Austmarr Network - 3rd meeting
Historical infrastructure of the Baltic Sea: Ways, Reasons and Consequences
Third Meeting of the Austmarr network
Mid-Sweden University, Härnösand, 5-6 April 2013
by Karolina Kouvola, University of Helsinki
The third meeting of the Austmarr Network continued and developed the interdisciplinary discussions of the meetings in previous years. The Austmarr Network was organized to be a meeting place for scholars interested in the comparative and interdisciplinary study of the Circum-Baltic region before the 16th century. The first Austmarr Network meeting, “Cultural Exchanges across the Baltic Sea in the Middle Ages Symposium and Workshop”, was held at the University of Tartu in 2011 (see further Kuldkepp 2011). The second meeting, “Transcultural Contacts in the Circum-Baltic Area”, was held at the University of Helsinki in 2012. For the third meeting, “Historical Infrastructure of the Baltic Sea: Ways, Reason and Consequences”, the Austmarr Network crossed to the western side of the Baltic Sea to Mid-Sweden University. Once again, the event brought together international scholars to discuss research projects and other studies in a multidisciplinary environment. The model for paper presentation and discussion followed the workshop model developed by the Viking Age in Finland project: 20 minutes for papers and 40 minutes for discussion (see Aalto 2011). Maths Bertell (Mid-Sweden University) did an excellent job organizing the event and making sure that everything ran smoothly. The event was made possible thanks to the support of Mid-Sweden University.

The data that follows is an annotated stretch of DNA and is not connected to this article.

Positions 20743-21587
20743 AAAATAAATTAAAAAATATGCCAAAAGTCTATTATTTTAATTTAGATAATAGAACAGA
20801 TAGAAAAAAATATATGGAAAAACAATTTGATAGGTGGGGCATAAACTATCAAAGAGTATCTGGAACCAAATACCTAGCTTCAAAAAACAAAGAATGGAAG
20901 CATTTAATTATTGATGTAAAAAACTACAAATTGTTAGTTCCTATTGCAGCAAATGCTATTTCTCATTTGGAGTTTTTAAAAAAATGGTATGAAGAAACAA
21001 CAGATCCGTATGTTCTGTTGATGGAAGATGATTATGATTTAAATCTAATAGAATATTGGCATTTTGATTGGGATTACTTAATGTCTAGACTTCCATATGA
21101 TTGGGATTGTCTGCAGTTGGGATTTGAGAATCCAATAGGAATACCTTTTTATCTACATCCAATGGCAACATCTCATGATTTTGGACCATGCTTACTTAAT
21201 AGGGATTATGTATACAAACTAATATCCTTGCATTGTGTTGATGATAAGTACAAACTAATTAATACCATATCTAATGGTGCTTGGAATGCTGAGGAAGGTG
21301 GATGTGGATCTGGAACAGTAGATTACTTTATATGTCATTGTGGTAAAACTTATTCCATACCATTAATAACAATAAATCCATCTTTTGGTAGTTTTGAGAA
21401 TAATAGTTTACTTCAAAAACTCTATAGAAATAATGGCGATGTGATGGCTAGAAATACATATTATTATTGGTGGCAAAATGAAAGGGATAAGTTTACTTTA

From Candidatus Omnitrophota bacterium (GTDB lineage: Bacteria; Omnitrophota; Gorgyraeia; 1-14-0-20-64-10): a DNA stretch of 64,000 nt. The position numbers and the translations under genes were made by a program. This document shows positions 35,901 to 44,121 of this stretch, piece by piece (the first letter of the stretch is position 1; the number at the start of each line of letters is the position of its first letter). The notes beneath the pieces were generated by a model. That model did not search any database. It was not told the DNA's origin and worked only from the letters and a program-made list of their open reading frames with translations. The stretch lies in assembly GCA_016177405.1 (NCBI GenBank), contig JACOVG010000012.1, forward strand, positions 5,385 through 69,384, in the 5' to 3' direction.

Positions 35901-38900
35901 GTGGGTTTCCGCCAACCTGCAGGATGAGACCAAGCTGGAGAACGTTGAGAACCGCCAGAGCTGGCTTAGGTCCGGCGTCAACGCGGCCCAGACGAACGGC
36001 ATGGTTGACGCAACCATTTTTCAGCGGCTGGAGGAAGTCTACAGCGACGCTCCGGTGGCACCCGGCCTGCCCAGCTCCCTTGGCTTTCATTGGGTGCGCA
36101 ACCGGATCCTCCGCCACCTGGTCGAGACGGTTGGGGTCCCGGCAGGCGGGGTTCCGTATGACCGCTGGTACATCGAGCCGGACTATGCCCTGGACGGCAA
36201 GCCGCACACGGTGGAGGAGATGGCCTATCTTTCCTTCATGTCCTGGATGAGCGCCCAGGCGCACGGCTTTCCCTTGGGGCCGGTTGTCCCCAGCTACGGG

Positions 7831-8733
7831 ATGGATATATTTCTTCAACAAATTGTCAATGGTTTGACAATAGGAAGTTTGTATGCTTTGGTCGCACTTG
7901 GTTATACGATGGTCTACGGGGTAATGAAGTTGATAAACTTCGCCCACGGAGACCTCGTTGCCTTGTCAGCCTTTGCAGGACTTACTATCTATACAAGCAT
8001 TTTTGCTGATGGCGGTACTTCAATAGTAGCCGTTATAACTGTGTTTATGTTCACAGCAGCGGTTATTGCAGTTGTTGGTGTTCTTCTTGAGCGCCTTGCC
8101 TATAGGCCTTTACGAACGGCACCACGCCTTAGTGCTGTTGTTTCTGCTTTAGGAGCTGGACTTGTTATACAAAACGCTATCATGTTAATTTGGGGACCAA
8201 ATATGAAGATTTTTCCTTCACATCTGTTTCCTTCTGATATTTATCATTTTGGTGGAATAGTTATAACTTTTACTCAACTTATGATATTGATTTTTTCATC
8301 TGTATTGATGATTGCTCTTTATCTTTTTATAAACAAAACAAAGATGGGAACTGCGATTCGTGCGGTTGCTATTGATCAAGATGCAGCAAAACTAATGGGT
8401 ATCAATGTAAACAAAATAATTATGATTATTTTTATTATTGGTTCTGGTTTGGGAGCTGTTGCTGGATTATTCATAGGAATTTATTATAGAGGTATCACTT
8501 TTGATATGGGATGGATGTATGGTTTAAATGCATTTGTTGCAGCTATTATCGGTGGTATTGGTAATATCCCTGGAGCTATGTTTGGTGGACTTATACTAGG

Lauri Harvilahti (Finnish Literature Society) was the first keynote speaker of the conference on Friday morning. Harvilahti’s paper was titled “Ethnocultural Poetics, Etymologies and Mythical Models: Pre-1500 Contacts around the Baltic Sea” and he spoke of the impact of National Romanticism on the study of ‘Teutonic’ peoples and how this area of study has directed academic studies. Instead of looking for something unique and original for each culture and people, Harvilahti emphasized the need to look at sources that describe contact between folk belief and Christianity as presentations of the continuous interplay of coexisting syncretistic traditions which go back to interactions between different folk beliefs around the Baltic Sea.
Kendra Willson (University of California, Los Angeles / University of Helsinki) kept up the lively discussion with her presentation “Ahti in Nydam?”. Willson spoke about some runic inscriptions in Elder Futhark discovered at the Nydam bog site in the southwestern corner of Jutland. A bronze strap ring dated to ca. 300 A.D. bears the inscription harkilaz•ahti and a silver belt-tip dated to ca. 400 A.D. bears the inscription rawsijo. Willson argued that despite the search for the Finno-Estonian origin of these words, it seems more likely that they are Germanic words and personal names. The Finnish names Ahti, Rausio and Harkkila seem to be far-fetched interpretations.